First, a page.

In a week of transport and weather misery it is significant that there are now more than 800 lawyers in the UK working for “virtual” law firms. That means they are comfortably working at home while their erstwhile colleagues are stuck on a bus.
“The growing population of ‘virtual lawyers’ reflects the changing landscape of legal services as technology renders distance obsolete,” says Jon Cartwright, a partner at the accountancy firm Hazelwoods, which has done the research. “Their decentralised business model means virtual law firms have lower fixed costs, and lawyers therefore tend to be paid a higher proportion of the fees they make than in traditional firms where they are likely to be salaried.”
A surprising endorsement of the virtual model comes from firms such as Eversheds, Berwin Leighton Paisner and Pinsent Masons, each of which has set up its own virtual firm under hipster-sounding titles such as Eversheds Agile and Vario. Basically, it’s the respectable face of the gig economy. Beats life in a traffic jam.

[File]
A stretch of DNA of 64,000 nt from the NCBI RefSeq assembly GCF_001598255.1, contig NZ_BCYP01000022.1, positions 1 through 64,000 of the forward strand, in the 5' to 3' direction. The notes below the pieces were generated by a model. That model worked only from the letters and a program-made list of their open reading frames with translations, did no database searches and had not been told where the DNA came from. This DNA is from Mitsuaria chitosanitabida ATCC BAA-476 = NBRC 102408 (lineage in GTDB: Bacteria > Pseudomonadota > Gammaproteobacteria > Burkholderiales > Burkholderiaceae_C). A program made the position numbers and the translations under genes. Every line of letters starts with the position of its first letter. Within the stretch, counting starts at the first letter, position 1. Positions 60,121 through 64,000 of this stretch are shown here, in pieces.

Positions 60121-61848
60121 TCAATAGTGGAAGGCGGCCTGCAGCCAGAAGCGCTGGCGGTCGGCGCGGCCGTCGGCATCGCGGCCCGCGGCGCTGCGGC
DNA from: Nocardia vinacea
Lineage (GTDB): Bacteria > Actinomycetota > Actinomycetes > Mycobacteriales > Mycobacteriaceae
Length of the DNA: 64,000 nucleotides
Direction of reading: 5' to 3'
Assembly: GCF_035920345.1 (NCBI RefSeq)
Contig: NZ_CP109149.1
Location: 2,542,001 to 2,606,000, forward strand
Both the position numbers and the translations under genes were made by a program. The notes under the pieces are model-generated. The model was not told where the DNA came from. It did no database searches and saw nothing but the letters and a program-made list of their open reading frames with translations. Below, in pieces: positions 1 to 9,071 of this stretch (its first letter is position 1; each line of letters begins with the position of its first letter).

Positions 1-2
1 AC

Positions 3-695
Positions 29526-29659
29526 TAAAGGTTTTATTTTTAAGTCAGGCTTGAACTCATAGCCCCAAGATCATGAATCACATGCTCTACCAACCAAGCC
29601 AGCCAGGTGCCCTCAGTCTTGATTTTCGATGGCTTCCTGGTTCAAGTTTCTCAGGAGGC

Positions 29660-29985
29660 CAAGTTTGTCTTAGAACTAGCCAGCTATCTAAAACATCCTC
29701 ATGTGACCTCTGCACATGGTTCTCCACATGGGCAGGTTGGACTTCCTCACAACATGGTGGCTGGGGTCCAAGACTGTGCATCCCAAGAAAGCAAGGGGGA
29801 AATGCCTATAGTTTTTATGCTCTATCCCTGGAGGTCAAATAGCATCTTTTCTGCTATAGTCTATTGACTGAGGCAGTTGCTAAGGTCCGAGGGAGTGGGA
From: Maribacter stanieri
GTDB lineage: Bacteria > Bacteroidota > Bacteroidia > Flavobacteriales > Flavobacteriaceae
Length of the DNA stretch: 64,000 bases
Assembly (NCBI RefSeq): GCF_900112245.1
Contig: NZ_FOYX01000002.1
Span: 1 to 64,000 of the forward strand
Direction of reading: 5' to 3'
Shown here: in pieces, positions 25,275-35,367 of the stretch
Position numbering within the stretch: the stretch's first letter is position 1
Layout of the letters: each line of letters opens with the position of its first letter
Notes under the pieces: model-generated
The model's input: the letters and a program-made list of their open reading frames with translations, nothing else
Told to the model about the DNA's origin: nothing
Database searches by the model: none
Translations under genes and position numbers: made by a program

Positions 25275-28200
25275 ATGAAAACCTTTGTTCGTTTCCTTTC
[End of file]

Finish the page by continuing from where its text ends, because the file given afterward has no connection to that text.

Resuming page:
Also better than being stuck in traffic would be an invitation from the Law Association of Trinidad and Tobago to the Hyatt Hotel in Trinidad where Atkins Chambers is today launching the 13th edition of Hudson’s Building and Engineering Contracts. Hudson’s is one of the great institutions of the legal publishing world, with it being the bible of construction law. Such is the tome’s eminence that it enjoys the distinction of having been mentioned by the author Jane Gardam in her novel Old Filth.
Atkins has been looking after Hudson’s for the publisher — now Sweet & Maxwell — since 1959, which means a big commitment to authoritative updating. It has a worldwide readership and the Hudson roadshow has already visited Hong Kong, Singapore, Dubai and London. Sounds like a good plotline for Death in Paradise.
Sir Mark Warby’s enthusiastic review of Flack’s Last Shift by Alex Wade in this week’s Law Society Gazette reminded me what a growing genre LegitLit (novels by lawyers) has become. Also entertaining is Order in Court by David Osborne, which opens with a post-Christmas divorce case, and Michael Simmons’s legal thriller Low Life Lawyer. Well worth reading on the replacement bus.